This week we meet an extraordinary couple, whose life-long partnership and dual creativity changed the face of Britain’s Arts and Crafts movement.
If it’s ever been possible to come up with a philosophy for how to live, William Morris came pretty close. He once said that “The true secret of happiness lies in taking a genuine interest in all the details of daily life.”
It’s a beautiful sentiment and it’s one that makes even more sense when you learn more about his family and the home he created with his wife, Jane.
Their marriage was complicated and painful at times, but Jane and William Morris built a life together that valued things that were beautiful and useful, people who were generous and creative.
The story of their relationship is told vividly in my guest today, Suzanne Fagence Cooper’s new book How We Might Live: At Home With Jane and William Morris. Suzanne Fagence Cooper is a writer, lecturer and curator, working on 19th and 20th century British art, design and culture. How We Might Live, is published by Quercus.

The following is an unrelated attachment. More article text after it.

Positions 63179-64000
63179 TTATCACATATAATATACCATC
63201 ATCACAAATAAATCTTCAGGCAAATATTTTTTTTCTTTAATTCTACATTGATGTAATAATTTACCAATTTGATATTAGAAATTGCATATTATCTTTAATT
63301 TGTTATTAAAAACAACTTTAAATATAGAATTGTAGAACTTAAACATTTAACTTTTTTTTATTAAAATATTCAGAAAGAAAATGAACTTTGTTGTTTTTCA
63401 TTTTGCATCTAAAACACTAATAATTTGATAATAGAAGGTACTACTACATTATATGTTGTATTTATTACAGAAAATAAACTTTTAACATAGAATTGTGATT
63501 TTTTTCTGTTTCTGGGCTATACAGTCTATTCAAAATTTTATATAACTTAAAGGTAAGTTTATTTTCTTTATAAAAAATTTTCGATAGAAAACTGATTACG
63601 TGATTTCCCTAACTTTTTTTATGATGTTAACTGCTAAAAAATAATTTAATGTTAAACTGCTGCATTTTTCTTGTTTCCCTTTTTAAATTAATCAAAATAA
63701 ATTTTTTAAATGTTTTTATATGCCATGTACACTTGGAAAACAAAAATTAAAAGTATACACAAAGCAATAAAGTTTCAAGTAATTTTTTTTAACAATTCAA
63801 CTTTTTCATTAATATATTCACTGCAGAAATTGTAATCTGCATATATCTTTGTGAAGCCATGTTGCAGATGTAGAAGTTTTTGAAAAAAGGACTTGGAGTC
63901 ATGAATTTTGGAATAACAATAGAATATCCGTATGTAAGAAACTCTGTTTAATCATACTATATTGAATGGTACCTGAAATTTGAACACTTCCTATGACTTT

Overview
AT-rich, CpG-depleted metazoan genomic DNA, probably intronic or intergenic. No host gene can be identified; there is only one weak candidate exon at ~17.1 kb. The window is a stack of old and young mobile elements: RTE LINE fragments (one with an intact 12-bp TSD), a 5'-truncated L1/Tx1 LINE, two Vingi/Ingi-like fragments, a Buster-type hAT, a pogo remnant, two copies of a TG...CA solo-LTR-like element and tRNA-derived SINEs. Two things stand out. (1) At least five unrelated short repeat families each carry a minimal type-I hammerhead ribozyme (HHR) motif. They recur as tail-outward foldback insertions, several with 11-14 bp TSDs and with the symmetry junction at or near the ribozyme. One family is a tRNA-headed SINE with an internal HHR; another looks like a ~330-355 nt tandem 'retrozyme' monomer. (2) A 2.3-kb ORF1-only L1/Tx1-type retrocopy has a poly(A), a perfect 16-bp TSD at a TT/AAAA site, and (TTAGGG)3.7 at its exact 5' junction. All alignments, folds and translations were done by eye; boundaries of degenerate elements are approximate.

As ever, for more about this episode, head over to our website: www.tttpodcast.com
Scene One: 1862. The birth of May Morris.
Scene Two: 1862. First exhibition for Morris & Co.
Scene Three: 1862. The death of Elizabeth Siddall.
Momento: Gabriel Rossetti's book of poems.
Presenter: Artemis Irvine
Guest: Suzanne Fagence Cooper
Production: Maria Nolan
Podcast partner: Ace Cultural Tours
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